According to the Reuter, a team of scientists announced Tuesday that worsening outdoor air pollution and lethal lead poisoning have kept worldwide fatalities from environmental contamination at an estimated 9 million per year since 2015, despite modest progress in other areas. Pakistan is also among these countries.
An earlier version of the study, published in 2017, projected the annual death toll from pollution to be over 9 million — or roughly one in every six deaths worldwide — and the cost to the global economy to be up to $4.6 trillion. In terms of worldwide mortality, this puts pollution on par with smoking.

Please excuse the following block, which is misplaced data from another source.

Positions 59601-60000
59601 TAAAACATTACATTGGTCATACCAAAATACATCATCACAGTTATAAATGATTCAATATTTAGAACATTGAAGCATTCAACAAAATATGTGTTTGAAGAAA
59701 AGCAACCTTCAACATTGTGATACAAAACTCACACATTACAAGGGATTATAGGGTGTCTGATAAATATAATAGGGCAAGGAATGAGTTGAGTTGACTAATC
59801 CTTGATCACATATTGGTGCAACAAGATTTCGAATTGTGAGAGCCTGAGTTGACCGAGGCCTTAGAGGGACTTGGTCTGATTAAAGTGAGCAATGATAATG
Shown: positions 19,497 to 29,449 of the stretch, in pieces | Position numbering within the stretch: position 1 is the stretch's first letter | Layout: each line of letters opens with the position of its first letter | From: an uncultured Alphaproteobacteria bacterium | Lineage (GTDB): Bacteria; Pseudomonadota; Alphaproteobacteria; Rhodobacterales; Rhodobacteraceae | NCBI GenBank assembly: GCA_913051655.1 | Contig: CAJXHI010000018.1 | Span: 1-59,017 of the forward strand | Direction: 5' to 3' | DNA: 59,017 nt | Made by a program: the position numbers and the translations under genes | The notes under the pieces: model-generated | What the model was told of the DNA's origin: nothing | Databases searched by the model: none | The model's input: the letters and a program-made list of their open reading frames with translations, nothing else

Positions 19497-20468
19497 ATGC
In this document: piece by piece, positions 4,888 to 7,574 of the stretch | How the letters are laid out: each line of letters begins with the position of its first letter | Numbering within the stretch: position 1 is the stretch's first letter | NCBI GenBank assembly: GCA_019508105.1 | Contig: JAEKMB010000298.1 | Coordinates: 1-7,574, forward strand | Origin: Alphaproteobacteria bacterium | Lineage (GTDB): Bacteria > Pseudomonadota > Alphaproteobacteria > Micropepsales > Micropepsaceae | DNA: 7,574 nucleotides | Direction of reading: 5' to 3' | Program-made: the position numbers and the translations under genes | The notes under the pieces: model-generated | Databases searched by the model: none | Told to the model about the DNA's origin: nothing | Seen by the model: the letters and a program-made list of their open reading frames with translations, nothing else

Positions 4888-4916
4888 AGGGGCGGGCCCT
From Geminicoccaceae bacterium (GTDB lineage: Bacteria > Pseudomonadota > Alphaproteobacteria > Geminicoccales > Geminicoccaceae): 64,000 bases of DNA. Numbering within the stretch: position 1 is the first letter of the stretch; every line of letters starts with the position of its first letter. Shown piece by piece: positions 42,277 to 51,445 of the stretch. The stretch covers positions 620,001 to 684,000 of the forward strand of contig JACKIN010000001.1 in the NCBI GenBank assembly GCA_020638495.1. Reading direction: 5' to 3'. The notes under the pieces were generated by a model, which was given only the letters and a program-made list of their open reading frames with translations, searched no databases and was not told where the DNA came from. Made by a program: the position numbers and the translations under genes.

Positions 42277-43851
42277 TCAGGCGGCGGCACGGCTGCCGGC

COVID-19, on the other hand, has killed around 6.7 million people worldwide since the outbreak began.
The scientists collected 2019 data from the Global Burden of Disease, an ongoing project at the University of Washington that measures total pollution exposure and predicts mortality risk, for their most recent analysis, which was published in the online journal Lancet Planetary Health.
The new study digs further into the causes of pollution, distinguishing between conventional pollutants like indoor smoking and sewage and more modern pollutants like industrial air pollution and harmful chemicals.